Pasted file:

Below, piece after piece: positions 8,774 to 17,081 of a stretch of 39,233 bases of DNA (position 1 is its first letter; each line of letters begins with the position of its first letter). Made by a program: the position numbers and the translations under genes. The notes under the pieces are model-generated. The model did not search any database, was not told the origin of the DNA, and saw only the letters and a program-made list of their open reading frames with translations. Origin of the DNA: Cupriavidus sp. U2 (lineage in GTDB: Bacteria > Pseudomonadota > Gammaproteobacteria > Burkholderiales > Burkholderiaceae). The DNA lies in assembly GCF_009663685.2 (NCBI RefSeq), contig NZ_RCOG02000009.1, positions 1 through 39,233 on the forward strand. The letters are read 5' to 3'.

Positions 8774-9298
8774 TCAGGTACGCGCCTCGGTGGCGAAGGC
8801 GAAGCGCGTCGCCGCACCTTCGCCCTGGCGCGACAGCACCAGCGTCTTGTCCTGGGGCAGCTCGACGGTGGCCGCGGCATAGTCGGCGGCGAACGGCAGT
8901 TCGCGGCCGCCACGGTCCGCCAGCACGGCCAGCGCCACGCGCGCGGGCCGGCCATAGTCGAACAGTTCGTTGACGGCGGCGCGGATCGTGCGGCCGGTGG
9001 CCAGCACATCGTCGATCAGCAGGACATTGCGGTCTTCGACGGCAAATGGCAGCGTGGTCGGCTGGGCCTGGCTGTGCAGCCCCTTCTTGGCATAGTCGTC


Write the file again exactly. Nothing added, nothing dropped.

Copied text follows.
Below, piece after piece: positions 8,774 to 17,081 of a stretch of 39,233 bases of DNA (position 1 is its first letter; each line of letters begins with the position of its first letter). Made by a program: the position numbers and the translations under genes. The notes under the pieces are model-generated. The model did not search any database, was not told the origin of the DNA, and saw only the letters and a program-made list of their open reading frames with translations. Origin of the DNA: Cupriavidus sp. U2 (lineage in GTDB: Bacteria > Pseudomonadota > Gammaproteobacteria > Burkholderiales > Burkholderiaceae). The DNA lies in assembly GCF_009663685.2 (NCBI RefSeq), contig NZ_RCOG02000009.1, positions 1 through 39,233 on the forward strand. The letters are read 5' to 3'.

Positions 8774-9298
8774 TCAGGTACGCGCCTCGGTGGCGAAGGC
8801 GAAGCGCGTCGCCGCACCTTCGCCCTGGCGCGACAGCACCAGCGTCTTGTCCTGGGGCAGCTCGACGGTGGCCGCGGCATAGTCGGCGGCGAACGGCAGT
8901 TCGCGGCCGCCACGGTCCGCCAGCACGGCCAGCGCCACGCGCGCGGGCCGGCCATAGTCGAACAGTTCGTTGACGGCGGCGCGGATCGTGCGGCCGGTGG
9001 CCAGCACATCGTCGATCAGCAGGACATTGCGGTCTTCGACGGCAAATGGCAGCGTGGTCGGCTGGGCCTGGCTGTGCAGCCCCTTCTTGGCATAGTCGTC